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Life in the Firehouse

By Michael Barr
Michael Barr
Fires were especially numerous and destructive back in the days when homes, barns and buildings were made of wood and the source of heat and light was an open flame. Firefighters were busier than Donald Trump's lawyers.

Fredericksburg had no organized fire-fighting unit until the local Turn Verein formed a hook and ladder company in 1883. The Turn Verein was a gymnastics club, but members saw a need to help fight fires in the growing community.

The first fire-fighting equipment was a few leather buckets, pike poles and axes. The Turn Verein hauled their tools to the scene of a fire in a two-wheel hand cart.

Then in 1902 the Turn Verein got out of the fire-fighting business. Soon after that Otto Evers, Emil Patton, Albert Schmidt and a former San Antonio fire chief named Joe Wilde sat down on some rocks along Main Street and agreed to form the Fredericksburg Volunteer Fire Department.

In the beginning the department's only equipment was the cart and tools inherited from the Turn Verein. Then citizens of Fredericksburg donated enough money for a 6-man pumper. The San Antonio Fire Department donated 10 leather hats.

The local department purchased a bell in 1907 to summon firefighters to the firehouse. If the bell rang slowly it was no emergency but a meeting of the firefighters. If it ran furiously, it was a fire call.

At the sound of the fire bell, Ebbie Rueger rode his saddle pony into the station, wrapped the rope attached to the pumper around the saddle horn and took off down the street like a buttered bullet. If Rueger's horse wasn't available, the department enlisted the beer wagon to haul the pumper to the scene of the fire.

The rest of the firemen got there as best they could - on horseback, in automobiles and on foot.

Fredericksburg TX - Fireman with  1911 American-LaFrance steam pumper
A Fredericksburg firefighter using the 1911 American LaFrance steam pumper.
Courtesy of the Gillespie County Historical Society

In 1911 the department bought its first piece of sophisticated fire-fighting equipment: an American-LaFrance steam pumper. It looked like a whiskey still on wheels. It arrived in town on a freighter's wagon after it sat for 3 weeks at the depot in Comfort. The purchase price of $1,350 included 600 feet of hose and a hose reel.

The old steam pumper was itself a fire hazard. When a call came in, the first firefighter to arrive at the station built a fire under the boiler. When the pumper pulled out of the station, it left a trail of smoldering cinders behind it. The firefighters wore leather helmets to keep their hair from catching fire, but the clinkers burned holes in their clothes.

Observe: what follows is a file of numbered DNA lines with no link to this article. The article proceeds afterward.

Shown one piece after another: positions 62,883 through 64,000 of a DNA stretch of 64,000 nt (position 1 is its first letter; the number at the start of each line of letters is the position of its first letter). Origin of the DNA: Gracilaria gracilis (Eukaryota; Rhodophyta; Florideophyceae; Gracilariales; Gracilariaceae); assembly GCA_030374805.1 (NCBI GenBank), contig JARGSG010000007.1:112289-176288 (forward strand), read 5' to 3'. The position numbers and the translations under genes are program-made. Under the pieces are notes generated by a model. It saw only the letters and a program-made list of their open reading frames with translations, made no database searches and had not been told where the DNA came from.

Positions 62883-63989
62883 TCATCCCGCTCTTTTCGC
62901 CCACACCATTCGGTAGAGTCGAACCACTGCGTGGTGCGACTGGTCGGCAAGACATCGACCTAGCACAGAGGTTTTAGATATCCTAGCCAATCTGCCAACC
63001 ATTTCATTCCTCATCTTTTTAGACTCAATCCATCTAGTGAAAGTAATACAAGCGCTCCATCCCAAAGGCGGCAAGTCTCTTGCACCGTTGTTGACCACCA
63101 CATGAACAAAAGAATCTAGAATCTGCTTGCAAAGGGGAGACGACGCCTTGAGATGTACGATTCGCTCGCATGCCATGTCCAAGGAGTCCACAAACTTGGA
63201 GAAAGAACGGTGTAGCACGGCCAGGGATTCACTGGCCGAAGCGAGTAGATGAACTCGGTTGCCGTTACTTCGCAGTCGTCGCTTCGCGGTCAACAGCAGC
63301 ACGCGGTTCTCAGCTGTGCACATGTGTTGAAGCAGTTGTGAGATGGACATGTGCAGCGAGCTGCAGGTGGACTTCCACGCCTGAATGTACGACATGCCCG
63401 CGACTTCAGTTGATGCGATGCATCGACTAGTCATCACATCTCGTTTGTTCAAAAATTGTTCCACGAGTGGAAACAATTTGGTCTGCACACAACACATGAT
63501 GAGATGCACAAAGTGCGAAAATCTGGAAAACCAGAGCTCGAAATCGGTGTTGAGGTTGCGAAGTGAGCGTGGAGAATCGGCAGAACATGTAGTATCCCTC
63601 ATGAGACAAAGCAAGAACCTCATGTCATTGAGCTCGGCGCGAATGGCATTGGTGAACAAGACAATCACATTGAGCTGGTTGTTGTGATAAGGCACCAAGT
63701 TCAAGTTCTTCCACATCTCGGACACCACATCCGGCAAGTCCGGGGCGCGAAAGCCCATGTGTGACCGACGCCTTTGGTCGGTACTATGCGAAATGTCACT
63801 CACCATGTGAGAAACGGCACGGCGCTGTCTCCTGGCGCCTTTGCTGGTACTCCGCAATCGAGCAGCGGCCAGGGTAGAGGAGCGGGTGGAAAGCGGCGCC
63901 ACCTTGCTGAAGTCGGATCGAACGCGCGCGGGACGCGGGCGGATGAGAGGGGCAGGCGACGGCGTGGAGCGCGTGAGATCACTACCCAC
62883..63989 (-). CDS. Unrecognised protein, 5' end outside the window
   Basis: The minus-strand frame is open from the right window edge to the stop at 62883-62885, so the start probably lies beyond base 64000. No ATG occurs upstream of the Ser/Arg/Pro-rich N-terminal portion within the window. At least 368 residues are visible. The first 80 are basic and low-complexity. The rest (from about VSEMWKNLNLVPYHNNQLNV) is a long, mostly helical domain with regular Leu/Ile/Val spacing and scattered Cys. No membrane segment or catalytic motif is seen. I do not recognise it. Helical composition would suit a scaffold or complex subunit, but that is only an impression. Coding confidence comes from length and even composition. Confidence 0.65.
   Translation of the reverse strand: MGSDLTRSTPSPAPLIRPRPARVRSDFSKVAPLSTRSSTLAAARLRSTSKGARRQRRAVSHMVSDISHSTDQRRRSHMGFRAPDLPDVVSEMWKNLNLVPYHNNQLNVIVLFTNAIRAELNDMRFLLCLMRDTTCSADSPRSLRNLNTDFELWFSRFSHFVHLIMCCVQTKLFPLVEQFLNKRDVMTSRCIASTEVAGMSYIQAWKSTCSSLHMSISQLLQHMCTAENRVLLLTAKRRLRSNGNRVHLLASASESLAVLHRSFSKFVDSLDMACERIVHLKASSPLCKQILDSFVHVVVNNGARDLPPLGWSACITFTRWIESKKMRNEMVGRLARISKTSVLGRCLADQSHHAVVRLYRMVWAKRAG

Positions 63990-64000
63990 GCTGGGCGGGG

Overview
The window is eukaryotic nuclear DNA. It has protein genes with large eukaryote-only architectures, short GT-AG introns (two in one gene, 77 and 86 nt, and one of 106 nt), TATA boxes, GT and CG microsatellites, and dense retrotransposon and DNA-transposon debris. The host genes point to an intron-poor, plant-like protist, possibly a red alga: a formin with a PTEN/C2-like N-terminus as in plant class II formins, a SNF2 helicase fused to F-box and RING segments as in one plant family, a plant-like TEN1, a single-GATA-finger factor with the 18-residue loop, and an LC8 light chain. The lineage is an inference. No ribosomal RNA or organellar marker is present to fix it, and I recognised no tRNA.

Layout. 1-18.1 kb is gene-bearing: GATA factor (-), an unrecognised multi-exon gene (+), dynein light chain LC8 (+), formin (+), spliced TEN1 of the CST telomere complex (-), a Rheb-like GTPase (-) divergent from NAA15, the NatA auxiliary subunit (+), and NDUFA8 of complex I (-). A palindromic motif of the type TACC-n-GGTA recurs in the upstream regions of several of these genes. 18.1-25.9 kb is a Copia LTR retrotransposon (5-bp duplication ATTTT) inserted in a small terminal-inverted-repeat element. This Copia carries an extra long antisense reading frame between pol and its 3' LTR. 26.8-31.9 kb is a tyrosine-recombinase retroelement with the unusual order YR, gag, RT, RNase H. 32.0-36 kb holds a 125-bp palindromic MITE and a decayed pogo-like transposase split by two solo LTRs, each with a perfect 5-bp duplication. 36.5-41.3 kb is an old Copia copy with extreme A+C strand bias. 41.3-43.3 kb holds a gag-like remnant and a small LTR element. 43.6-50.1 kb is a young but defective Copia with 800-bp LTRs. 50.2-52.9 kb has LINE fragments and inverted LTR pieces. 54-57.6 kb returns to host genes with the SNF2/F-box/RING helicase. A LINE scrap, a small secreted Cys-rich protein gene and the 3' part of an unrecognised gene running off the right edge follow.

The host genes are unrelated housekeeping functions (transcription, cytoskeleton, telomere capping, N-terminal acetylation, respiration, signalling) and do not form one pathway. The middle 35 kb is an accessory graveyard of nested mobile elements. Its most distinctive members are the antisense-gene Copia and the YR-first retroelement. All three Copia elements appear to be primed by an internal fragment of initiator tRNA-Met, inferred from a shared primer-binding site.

A fire department costs money, and in the beginning there wasn't any. Every volunteer firefighter paid 10 cents a month for the privilege of volunteering. To help out, citizens of Fredericksburg organized benefit plays, concerts and dances, with all proceeds going to the fire department. Private donations supported the department until the city and the county agreed to share the cost.

In 1915 the fire department began paying $2.50 a month for a man to sleep at the firehouse. That same year the department purchased a used Stoddard-Dayton Roadster with a chemical tank mounted in back. Four years later a Model T Ford with two chemical tanks replaced the Stoddard.

In 1924 the department bought its first motorized fire engine - a 350 gallon per minute American LaFrance pumper. When the department upgraded a few years later, the pumper went to Johnson City.

Fredericksburg installed fire hydrants after the city built a municipal water system in the 1930s. Before that the firefighters filled the pumper from several sources including Otto Kolmeier's water tank and Richard Henke's well.

In 1945 citizens voted a $50,000 bond to build a new fire station. Scarcity of materials and rising labor costs delayed construction. The new firehouse opened in 1949.

Life in the firehouse hasn't changed much over the years. The atmosphere is sometimes routine and relaxed, but not for long. When the alarm sounds, a controlled fury takes over. The firefighters I know have 2 gears - nice and easy or fast and furious.

Firefighting isn't a job. It's a calling. Every child dreams of being a firefighter. The lucky ones get to do it.
"FVFD Traces Roots to 1883," Fredericksburg Standard-Radio Post, April 24, 1996.
"Fire Department Organized Here in 1883," Fredericksburg Standard, March 23, 1949.

Michael Barr
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